Conversational artificial intelligence/large language model can accurately diagnose and triage health conditions, without introducing racial and ethnic biases

Digital Health



GPT-4 conversational artificial intelligence (AI) has the ability to diagnose and triage health conditions comparable to that provided by board certified physicians, and its performance does not vary by patient race and ethnicity.



While GPT-4, a conversational artificial intelligence, “learns” from information on the internet, the accuracy of this form of AI for diagnosis and triage, and whether AI’s recommendations include racial and ethnic biases possibly gleaned from that information, have not been investigated even as the technology’s use in health care settings has grown in recent years.



The researchers compared how GPT-4 and three board-certified physicians diagnosed and triaged health conditions using 45 typical clinical vignettes to determine how each provided the most likely diagnosis and decided which of the triage levels – emergency, non-emergency, or self-care—was most appropriate.

The study has some limitations. The clinical vignettes, while based on real-world cases, provided only summary information for diagnosis, which may not reflect clinical practice that typically give patients more detailed information. In addition, the GPT-4 responses may depend on how the queries are worded and the GPT-4 may have learned from the clinical vignettes this study used. Also, the findings may not be applicable to other conversational AI systems.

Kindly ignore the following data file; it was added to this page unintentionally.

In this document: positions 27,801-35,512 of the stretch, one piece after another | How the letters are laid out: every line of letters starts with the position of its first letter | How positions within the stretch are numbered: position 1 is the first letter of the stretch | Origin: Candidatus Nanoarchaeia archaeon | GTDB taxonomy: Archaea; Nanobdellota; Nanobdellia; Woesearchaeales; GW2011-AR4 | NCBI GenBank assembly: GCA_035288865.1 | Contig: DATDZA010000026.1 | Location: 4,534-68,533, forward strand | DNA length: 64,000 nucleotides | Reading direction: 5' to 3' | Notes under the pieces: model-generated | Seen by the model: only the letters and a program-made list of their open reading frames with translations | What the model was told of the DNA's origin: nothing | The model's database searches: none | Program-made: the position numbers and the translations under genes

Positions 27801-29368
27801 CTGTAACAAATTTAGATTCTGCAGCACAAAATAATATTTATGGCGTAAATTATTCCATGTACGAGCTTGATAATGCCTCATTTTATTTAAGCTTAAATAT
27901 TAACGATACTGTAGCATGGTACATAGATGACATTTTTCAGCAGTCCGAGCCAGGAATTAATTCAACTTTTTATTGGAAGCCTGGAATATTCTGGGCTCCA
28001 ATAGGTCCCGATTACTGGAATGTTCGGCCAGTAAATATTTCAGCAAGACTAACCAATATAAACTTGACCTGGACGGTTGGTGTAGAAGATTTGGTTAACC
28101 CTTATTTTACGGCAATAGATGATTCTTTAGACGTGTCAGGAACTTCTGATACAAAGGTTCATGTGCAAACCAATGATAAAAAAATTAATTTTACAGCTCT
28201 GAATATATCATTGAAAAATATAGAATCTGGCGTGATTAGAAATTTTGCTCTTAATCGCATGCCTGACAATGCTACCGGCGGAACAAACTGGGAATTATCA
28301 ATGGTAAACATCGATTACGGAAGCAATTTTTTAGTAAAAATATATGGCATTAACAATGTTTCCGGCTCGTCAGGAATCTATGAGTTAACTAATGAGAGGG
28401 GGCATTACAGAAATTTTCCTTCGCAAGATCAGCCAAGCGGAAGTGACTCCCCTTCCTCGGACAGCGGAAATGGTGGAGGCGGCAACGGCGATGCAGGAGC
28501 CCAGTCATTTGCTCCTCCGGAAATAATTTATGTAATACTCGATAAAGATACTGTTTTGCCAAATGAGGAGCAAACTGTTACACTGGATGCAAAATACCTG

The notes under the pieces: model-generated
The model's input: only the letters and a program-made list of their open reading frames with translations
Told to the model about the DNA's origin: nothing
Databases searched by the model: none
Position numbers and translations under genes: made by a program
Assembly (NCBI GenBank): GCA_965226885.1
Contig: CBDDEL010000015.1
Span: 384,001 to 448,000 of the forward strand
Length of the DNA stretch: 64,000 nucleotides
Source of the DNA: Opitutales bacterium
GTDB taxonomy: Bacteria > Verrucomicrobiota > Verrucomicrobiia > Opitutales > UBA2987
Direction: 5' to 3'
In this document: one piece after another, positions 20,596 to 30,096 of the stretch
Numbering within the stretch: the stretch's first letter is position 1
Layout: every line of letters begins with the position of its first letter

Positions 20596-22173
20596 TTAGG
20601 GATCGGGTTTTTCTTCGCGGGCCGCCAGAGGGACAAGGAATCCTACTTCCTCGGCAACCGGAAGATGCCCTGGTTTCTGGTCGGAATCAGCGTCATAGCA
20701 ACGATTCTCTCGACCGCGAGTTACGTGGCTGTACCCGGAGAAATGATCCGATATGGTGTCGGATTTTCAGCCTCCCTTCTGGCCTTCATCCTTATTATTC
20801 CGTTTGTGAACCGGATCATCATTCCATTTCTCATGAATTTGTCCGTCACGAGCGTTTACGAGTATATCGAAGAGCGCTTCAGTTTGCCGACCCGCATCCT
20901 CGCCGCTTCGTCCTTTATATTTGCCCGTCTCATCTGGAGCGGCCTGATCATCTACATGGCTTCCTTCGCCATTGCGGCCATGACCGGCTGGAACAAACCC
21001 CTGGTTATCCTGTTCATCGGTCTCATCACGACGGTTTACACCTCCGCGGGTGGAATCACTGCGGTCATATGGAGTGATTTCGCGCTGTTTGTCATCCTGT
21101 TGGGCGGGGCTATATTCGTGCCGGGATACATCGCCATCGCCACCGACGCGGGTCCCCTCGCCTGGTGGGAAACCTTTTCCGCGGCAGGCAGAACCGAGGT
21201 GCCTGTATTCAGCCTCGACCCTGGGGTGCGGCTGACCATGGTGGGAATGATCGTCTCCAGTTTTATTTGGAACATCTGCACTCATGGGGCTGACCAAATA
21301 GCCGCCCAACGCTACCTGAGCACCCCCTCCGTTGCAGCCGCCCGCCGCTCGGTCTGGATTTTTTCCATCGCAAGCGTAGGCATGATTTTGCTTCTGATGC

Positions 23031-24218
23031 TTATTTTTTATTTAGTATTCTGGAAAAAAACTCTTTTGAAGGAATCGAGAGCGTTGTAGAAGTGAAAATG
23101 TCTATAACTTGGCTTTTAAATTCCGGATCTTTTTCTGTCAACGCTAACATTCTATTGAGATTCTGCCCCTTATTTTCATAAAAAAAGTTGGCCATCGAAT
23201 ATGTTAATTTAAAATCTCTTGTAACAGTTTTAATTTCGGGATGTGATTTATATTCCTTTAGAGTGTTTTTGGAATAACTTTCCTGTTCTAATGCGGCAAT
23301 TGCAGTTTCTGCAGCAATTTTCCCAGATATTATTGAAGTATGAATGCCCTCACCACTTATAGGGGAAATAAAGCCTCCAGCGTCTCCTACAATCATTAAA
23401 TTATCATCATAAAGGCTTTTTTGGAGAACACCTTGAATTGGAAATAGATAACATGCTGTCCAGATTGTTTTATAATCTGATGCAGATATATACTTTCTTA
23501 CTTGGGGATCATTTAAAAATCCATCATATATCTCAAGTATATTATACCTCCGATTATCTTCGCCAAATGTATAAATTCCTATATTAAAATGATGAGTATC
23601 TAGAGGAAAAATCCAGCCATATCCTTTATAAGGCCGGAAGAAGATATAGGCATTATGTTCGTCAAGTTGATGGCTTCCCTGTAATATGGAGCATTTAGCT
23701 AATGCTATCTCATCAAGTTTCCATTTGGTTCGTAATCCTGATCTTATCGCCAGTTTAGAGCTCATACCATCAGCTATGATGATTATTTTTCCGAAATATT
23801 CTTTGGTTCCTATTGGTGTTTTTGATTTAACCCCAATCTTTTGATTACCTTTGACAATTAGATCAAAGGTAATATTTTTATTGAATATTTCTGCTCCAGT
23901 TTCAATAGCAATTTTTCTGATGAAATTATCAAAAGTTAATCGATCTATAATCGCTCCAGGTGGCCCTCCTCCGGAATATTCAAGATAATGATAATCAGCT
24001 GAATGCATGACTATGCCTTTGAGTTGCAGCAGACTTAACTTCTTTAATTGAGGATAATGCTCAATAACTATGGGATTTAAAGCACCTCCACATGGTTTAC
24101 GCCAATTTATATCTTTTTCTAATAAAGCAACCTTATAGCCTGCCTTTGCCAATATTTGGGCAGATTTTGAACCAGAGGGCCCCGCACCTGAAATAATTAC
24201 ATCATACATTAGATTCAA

Health systems can use the findings to introduce conversational AI to improve patient diagnosis and triage efficiently.



“The findings from our study should be reassuring for patients, because they indicate that large language models like GPT-4 show promise in providing accurate medical diagnoses without introducing racial and ethnic biases,” said senior author Dr. Yusuke Tsugawa, associate professor of medicine in the division of general internal medicine and health services research at the David Geffen School of Medicine at UCLA. “However, it is also important for us to continuously monitor the performance and potential biases of these models as they may change over time depending on the information fed to them.”



Additional study authors are Naoki Ito, Sakina Kadomatsu,  Mineto Fujisawa, Kiyomitsu Fukaguchi,  Ryo Ishizawa, Naoki Kanda,  Daisuke Kasugai, Mikio Nakajima,  and Tadahiro Goto.



The study is published in the peer-reviewed JMIR Medical Education.


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